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Learning English in the United States and the Socio‑Cultural Bubble (A Case Study)

Passage for Intermediate-Level English-Language Learners



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In this article, I share what I have learned about the experience of many English as a second language (ESL) learners who are learning English while living in the United States. Although the focus is on ESL and the United States, the information likely applies to learning any language in a country where the language is spoken.

The Myth about Learning a Language Where it is Spoken

It is possible to learn English without living in an English-speaking country. Yet, many people believe that the best way to learn English well is to live in or at least spend time in an English-speaking country. Some even believe that it is the only way.

Developing communication skills in another language is a huge task for English language learners (ELLs). According to Shumin, “effective oral communication requires the ability to use the language appropriately in social interactions” (Shumin 204). What better place is there to experience such interactions than living where you can socialize with native speakers?

If you already live in the United States, all language-learning problems are solved, right? You can practice the language, you are exposed to new vocabulary, and you have access to the language all around you. Eventually, it all “just falls into place.”

Nonetheless, after many years as an instructor of ESL in the United States, experience has shown me that living in the United States does not necessarily mean you will learn English quickly or well.

Bo’s Case (Being in a Bubble)

Let me tell you about a student named Bo. This scenario is actually based on real ELLs I have taught over the years.

Bo was taking an ESL course for the first time. He knew only enough grammar and vocabulary to express basic ideas. Even when Bo was able to put ideas together, it was difficult to understand him because of pronunciation problems and lack of fluency. He worked hard and was making progress; however, progress was slow.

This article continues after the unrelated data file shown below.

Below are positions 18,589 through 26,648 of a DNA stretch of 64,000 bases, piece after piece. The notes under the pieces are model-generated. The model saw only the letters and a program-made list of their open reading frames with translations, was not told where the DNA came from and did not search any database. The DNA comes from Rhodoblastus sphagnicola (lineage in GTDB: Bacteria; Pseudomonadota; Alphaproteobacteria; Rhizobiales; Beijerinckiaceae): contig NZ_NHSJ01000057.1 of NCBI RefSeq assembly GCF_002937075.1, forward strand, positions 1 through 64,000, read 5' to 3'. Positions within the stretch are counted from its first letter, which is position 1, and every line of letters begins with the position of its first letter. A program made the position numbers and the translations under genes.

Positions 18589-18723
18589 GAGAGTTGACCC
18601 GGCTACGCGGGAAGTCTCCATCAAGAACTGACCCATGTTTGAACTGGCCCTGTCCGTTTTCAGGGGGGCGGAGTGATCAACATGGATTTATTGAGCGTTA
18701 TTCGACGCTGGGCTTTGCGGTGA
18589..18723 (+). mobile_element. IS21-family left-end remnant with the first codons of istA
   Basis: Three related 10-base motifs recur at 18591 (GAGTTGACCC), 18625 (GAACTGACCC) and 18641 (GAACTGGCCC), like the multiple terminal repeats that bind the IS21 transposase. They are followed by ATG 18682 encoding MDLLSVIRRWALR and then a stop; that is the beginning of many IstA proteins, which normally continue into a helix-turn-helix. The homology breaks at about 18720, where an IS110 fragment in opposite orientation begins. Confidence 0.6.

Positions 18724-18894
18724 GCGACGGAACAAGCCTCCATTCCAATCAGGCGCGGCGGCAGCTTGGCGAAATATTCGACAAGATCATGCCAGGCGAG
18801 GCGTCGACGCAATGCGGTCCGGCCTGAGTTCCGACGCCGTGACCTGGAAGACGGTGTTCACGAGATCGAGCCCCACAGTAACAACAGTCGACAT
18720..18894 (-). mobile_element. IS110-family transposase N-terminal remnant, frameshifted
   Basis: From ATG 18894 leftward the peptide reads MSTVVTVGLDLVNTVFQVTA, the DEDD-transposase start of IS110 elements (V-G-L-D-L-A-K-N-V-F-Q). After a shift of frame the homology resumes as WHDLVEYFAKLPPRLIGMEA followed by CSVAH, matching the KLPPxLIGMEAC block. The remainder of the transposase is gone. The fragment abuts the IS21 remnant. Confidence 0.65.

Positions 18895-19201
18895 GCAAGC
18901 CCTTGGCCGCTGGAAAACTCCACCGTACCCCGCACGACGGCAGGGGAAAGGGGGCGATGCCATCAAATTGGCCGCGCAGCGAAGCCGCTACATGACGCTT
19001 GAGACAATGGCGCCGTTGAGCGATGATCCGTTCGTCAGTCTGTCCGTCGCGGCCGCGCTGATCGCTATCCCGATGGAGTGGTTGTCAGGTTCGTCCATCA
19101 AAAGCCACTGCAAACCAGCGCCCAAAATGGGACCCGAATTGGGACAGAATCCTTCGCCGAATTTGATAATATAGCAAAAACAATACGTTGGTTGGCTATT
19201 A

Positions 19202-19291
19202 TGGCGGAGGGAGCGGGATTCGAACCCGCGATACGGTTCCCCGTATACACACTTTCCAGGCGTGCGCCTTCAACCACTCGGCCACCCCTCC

During a conversation halfway through the course, students were telling me how long they had been living in the United States. Many of Bo’s classmates, who could communicate much better than he could, had been living in the U.S. between six months and three years. And Bo? Bo had been living in the United States for 30 years!

In other conversations with Bo, I found out a lot of interesting things about his life.

  • He had met his American wife in his home country. They got to know each other in his native language, so they continued speaking it after they got married and moved to the United States. That made sense.
  • At home, Bo and his wife spoke Bo’s native language because they wanted their children to be bilingual. That made sense.
  • He was a very successful professional. His job required him to speak his native language all the time. So, he had no need to speak English at work. That made sense, too.

Bo lived in a large urban center where many people spoke his native language. That made things easier as far as communicating beyond his home life.

  • Bo’s large circle of friends spoke his native language, so English was not required to socialize.
  • Bo participated in groups that promoted his culture and language, so he did not need to use English to be active in the community.
  • Bo found places around town where he could speak his native language. So, everyday tasks like grocery shopping, dry cleaning, or getting his car fixed required no English.